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Keir Hardie: Labour's greatest hero?

Bob Holman
­­­­Lion Hudson, 224 pages


Bob Holman will be well known to Third Way readers as the Christian activist who walked away from an agreeable academic career to drop his family into sink estates in Bath and then Glasgow. His abiding belief then was that the poor are best helped by people who live with them rather than lecture at them. He has retained that view into his 70s, which goes some way to explaining this complimentary biography of the Labour Party's first leader.

In his introduction Holman worries that Hardie's name is not well remembered. Having lived for most of my life in constituencies that he represented, I can reassure him that the streets, schools and statues that bear that name are testament to a fond local appreciation. Equally, and in answer to the book's title question, Hardie was voted the Labour party's greatest hero in a straw poll of delegates at the 2008 Labour Conference in Manchester.

It is perhaps in the church that his reputation should be higher. A lay preacher with the Evangelical Union, Hardie's political principles came from a deep religious conviction and it is the links between his faith and his activism that the book is most careful to explore. Figures such as Wilberforce or Shaftesbury are rightly lauded as models of principled and committed social engagement, and Holman makes a stout case for Hardie to be included among them. In her own biography of him, Caroline Benn (wife of Tony, who endorses this book on its cover) notes that biographers have sometimes been 'ill at ease' with his religion. This is a welcome redressing of the balance.

Hardie's childhood was not religious. He was born what was then called illegitimately, though his mother's eventual husband seems to have been happy to adopt him ('except when he got drunk and called him "bastard"'). Both parents were atheist, having abandoned religion under the the influence of freethinker Charles Bradlaugh, but mother was keen that son did not develop the drinking habit of his stepfather. This is the likeliest explanation of how he ended up a keen member of the Temperance Movement. With the Templars, Holman says, came spiritual interest. The movement was 'dominated by evangelical Christians', whose books he was able to read having taught himself to despite a working career that started aged eight.

The Temperance Movement also introduced him to activism, appealing to MPs and councillors to inhibit alcohol sales. This, Holman points out, was key to a young working man who had seen and experienced social injustice but had no outlet for his grievances: 'Working-class people were given the opportunities to develop the skills of debating, campaigning, organizing, and speaking.'

This journey of faith and activism is not without its bends. As a young boy Hardie had been unfairly sacked by a rich master who was much noted for his piety. Holman is wise enough to allow Hardie record the whole experience in his own words. As an adult he wrote that 'The memory of these early days abides with me, and makes me doubt the sincerity of those who make pretence in their prayers. For such things still abound in our midst.' Early on then, Hardie was able to recognise that biblical calls for care of the poor were often unheeded by the people who most claimed to read it.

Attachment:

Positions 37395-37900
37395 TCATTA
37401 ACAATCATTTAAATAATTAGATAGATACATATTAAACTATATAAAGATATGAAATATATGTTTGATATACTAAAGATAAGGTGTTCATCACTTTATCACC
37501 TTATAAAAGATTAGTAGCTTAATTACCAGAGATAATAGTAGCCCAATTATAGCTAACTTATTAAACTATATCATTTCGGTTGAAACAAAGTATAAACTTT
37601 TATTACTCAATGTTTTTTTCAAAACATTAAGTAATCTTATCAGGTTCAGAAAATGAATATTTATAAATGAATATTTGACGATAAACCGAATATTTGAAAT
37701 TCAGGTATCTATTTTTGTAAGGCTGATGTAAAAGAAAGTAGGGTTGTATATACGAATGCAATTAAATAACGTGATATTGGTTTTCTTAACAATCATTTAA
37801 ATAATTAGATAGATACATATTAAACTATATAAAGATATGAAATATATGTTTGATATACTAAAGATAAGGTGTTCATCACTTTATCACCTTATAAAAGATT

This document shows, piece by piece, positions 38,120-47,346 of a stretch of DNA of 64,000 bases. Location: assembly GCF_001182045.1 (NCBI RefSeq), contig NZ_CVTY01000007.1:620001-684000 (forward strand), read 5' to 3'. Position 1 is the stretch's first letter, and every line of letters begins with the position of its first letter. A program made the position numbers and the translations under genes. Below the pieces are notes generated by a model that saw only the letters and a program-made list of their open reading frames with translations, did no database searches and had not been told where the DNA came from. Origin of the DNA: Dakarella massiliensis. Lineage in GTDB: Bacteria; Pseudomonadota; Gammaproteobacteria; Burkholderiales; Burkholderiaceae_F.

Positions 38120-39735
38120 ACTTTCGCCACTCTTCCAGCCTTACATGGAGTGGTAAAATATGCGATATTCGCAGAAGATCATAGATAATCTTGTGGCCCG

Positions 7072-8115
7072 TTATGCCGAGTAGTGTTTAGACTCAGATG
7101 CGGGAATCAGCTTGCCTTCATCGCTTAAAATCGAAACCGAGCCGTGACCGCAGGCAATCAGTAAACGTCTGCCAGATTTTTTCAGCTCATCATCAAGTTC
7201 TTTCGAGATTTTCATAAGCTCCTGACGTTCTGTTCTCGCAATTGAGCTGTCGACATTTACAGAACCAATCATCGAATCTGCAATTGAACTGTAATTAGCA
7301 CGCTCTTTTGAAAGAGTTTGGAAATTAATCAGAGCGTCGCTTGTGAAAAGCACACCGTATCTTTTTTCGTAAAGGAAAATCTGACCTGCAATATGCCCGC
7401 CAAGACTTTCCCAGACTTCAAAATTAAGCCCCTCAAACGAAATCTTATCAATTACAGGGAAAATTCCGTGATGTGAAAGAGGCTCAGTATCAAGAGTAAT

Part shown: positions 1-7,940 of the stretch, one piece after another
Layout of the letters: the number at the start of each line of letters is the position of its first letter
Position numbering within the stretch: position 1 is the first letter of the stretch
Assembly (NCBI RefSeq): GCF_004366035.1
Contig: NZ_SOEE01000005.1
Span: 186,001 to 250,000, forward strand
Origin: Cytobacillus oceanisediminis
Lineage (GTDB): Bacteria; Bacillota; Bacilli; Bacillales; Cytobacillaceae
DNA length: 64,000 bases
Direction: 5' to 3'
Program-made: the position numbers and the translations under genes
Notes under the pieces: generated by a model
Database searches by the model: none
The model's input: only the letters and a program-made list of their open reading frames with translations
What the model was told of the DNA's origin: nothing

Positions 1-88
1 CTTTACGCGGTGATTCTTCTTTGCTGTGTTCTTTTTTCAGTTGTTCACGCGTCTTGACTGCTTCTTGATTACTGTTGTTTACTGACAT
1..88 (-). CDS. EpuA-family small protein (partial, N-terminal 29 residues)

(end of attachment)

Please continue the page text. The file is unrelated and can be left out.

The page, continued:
The book traces Hardie's journey through the trade union movement, following political successes (and failures) without failing to note the impact they had on his family. Sacked as an agitator, he supported them as a journalist, but always uncomfortably, forgoing a 'career' to pursue more righteous aims. He founded a paper called The Miner (which later became the Labour Leader) and investigated  the rich industrialists for whom he had once worked. His writing demonstrated his own particular approach to faith and politics (later to become more popular as Christian Socialism). In one notable case he savaged Lord Overtoun for being willing to fund evangelists to the poor and campaigns against Sunday trams  while being unwilling to allow his workers to rest on the Sabbath. This outburst earned Hardie the wrath of local clergy who labelled him unchristian - the origins of his reputation as a man outside the church rather than someone speaking from within it.

This level of scorn followed Hardie into his parliamentary career. I have at home a collection of Punch cartoons that berate him for demanding, for example, home rule for India; full integration for black South Africans; an end to World War I; and equal rights for women. Much writing on Hardie dutifully focuses on his role in the creation of the Labour Party - and Holman relates this ably - but this book's strength is its demonstration that he was able to use his Christianity as core and comfort when he was too right, too early.

This is not a perfect work: Holman's rebuttal of the claims that there was a physical relationship between Hardie and Sylvia Pankhurst  is solidly constructed, but occasionally he is too quick to defend him from those who accuse him of bad judgment. This is not a significant crime since the book's focus is elsewhere, and to open its cover is to know that you are with a fan (as he notes in the epilogue 'I cannot pretend to write objectively about Hardie'). Equally, in the context of the shared life experience and politics of the author and his subject, it would not perhaps be an insult to call the prose workmanlike.

The book finishes with some reflections about what lessons Hardie's life may have for the church and the Labour Party. Those of either or both will find the whole thing a useful prompt for thought.